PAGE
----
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Book review: French Leave by Anna Gavalda

6 Mar

When Garance and her siblings, Simon and Lola, find themselves trapped in the French countryside at a family wedding with their uppity, joy-killing sister-in-law, they quickly decide to make a stealthy escape and flee to visit their youngest brother, Vincent, who is working as a guide at a rural château. The four spend the afternoon together, rediscovering in their reunion the comfort and magic to be found inside their familial bonds.

Spanning one lovely, sleepy summer day, Anna Gavalda’s novel French Leave is a tender, bittersweet dreamscape of childhood memories, laughter, and the intimacy that only siblings can know. At 144 pages, this is a quick, spare novel, as full of terroir as any French wine. As poignant as it is melancholy, Gavalda’s gentle writing is spot-on in tone and pace, the just-right complement to its characters and subject matter.

Perfect for a warm, sunny Sunday morning – preferably in the heart of the French countryside, if you can swing it – French Leave is a small, charming getaway from the hectic everyday, a reminder that every once in a while, we must escape back into the arms of the past, and into the hearts of those who knew us when finding happiness was as simple as being together.

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This book will be published by Europa Editions in May 2011. For more information about the author or this novel, visit the publisher’s website. Purchasing this book from an independent bookseller will make you look more cultured and keep me in bottles of Sav  Blanc as an IndieBound affiliate (I wish). As always, happy reading.

FTC Disclosure: This review was based on a copy of the book that I received from the publisher.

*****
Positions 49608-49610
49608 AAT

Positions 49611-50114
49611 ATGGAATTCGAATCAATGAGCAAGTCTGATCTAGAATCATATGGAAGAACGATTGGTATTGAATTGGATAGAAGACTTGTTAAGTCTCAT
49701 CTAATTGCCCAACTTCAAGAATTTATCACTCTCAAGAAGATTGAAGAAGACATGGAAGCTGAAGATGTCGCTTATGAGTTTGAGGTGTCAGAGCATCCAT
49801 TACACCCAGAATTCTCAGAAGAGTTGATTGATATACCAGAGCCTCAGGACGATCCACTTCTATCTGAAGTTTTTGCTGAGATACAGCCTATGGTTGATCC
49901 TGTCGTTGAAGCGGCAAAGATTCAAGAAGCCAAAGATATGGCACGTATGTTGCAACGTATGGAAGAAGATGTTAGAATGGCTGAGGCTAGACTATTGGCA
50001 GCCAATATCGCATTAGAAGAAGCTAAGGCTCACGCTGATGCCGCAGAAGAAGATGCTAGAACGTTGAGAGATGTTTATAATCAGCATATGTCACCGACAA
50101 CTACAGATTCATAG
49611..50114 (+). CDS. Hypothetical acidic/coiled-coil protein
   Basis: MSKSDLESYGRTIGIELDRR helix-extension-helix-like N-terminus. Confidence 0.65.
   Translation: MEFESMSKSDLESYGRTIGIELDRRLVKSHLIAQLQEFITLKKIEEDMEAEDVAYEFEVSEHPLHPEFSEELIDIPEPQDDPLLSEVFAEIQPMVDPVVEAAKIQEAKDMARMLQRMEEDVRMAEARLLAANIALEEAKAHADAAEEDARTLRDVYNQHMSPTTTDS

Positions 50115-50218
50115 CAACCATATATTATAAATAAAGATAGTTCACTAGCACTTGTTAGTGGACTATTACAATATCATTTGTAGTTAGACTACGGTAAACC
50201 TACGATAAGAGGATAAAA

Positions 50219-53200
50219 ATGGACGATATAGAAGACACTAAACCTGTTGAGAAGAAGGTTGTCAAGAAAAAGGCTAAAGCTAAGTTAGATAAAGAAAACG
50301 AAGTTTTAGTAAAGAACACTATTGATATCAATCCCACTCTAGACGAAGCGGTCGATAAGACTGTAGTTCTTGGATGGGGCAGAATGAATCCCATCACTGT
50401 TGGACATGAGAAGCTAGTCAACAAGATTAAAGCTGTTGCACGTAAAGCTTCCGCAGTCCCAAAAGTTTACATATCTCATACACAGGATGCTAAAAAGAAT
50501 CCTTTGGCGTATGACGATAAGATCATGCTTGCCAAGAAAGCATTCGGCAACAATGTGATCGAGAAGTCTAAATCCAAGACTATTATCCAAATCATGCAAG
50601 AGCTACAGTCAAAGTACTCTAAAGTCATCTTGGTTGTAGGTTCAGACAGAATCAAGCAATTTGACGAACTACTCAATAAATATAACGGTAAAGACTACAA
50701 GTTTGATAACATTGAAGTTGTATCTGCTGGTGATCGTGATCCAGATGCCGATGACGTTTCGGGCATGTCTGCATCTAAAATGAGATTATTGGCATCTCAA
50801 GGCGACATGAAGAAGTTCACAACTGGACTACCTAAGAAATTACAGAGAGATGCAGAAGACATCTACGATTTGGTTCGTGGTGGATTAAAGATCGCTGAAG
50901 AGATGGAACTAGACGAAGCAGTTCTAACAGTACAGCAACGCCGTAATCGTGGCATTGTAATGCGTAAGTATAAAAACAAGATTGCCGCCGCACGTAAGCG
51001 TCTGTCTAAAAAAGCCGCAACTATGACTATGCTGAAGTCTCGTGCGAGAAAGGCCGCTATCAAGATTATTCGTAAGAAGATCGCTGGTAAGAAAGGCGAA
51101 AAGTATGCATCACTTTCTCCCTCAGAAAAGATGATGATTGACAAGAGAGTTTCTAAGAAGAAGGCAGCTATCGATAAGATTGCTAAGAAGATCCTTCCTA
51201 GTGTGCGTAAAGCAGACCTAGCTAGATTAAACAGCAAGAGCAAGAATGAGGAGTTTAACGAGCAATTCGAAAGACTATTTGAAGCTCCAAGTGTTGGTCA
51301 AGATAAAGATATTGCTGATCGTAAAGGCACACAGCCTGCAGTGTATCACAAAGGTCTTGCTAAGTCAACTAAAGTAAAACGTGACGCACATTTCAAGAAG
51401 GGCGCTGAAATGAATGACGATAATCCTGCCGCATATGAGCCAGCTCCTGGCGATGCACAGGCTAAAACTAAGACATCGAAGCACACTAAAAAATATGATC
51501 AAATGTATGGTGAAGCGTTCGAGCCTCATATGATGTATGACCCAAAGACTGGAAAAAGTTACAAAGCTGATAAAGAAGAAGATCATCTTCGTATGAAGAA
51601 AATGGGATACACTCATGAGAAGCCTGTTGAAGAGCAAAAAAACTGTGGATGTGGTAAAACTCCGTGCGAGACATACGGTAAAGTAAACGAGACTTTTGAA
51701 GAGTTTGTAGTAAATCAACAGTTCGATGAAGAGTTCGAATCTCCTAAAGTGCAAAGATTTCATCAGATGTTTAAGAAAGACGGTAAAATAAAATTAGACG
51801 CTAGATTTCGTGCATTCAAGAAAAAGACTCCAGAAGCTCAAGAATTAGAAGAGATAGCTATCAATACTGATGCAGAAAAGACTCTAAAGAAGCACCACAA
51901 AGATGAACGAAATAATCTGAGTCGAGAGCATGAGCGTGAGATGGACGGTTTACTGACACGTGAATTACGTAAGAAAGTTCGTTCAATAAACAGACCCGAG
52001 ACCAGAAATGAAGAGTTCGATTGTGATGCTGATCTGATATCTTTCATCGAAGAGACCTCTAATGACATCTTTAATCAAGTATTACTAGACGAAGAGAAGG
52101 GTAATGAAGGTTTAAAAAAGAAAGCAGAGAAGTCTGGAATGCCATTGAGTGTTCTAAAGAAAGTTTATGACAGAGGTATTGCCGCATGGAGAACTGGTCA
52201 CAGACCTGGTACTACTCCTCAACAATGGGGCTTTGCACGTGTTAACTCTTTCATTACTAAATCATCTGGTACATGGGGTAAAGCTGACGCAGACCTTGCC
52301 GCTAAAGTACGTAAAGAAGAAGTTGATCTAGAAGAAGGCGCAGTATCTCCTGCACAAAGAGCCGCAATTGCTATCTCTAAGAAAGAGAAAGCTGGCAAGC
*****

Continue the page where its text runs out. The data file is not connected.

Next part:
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Book review: The News Where You Are by Catherine O’Flynn

2 Aug

I’m tempted to say that any reader with even a modest familiarity with the mystery genre and half an eye will see right through the thin secrecy of The News Where You Are by Catherine O’Flynn, but I’d better not. I wouldn’t want to offend those hermits who have never heard of Agatha Christie, nor the half-eyed. (In fact, if you are reading with only half an eye, I commend you.)

Thankfully, the mystery is beside the point. The best part of this novel, published in July 2010, is the subtle, urbane way O’Flynn examines and contrasts the dreary exterior atmosphere of Birmingham, England, with the melancholy interior atmosphere of her characters.

The News Where You Are tells the story of Frank Allcroft, an awkward yet well-meaning local TV news presenter, whose preoccupation with the abandoned of the world colors his daily life. His main focus is delving deeper into the mystery of his predecessor, Phil Smethway’s freak death, but as he uncovers clues from several sources, he’s unsure what to do with his discoveries. Increasingly, he spends more and more time on his hobby, finding the next of kin of people who die alone in his city, prompting his affable wife Andrea to tell him, “Don’t turn weird, Frank. Don’t get all obsessed.” Additionally gripped by a strong need to understand and witness the demolition of his father’s “uncompromising, thuggish-looking” post-war architecture, Frank’s attention is turned more often to the past than the present.

If this all sounds oppressive and depressing, it’s surprisingly not. O’Flynn’s success in painting Frank with a light touch is deft and talented. Frank’s loving and playful conversations with Andrea are often humorous; his mindfulness in each moment with his pre-teen daughter, Mo, rings touching and true. Even his often-frustrating visits with his mother, a morose woman who chose to move into an assisted living center before the age of 70 to wait out her death, reveal him to be, at his core, a tender man.

O’Flynn’s talent for the soft and subtle was part of the brilliance of 2007’s What Was Lost, a fascinating and poignant story about a missing young girl. My love for that novel (and it was love) was the reason I picked up this one. However much The News Where You Are did not quite live up to my great expectations, O’Flynn is still at work here, still soft and subtle in only the best way, still spinning sensitive stories even those who’ve never heard of Agatha Christie (and, of course, the half-eyed) can truly appreciate.

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This book was published by Holt Paperbacks in July 2010. Visit here to read an interview with the author. If you’d like to purchase this book, why not support independent booksellers? Follow the link below, and happy reading.

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FTC Disclosure: This review was based on my own copy of this book.

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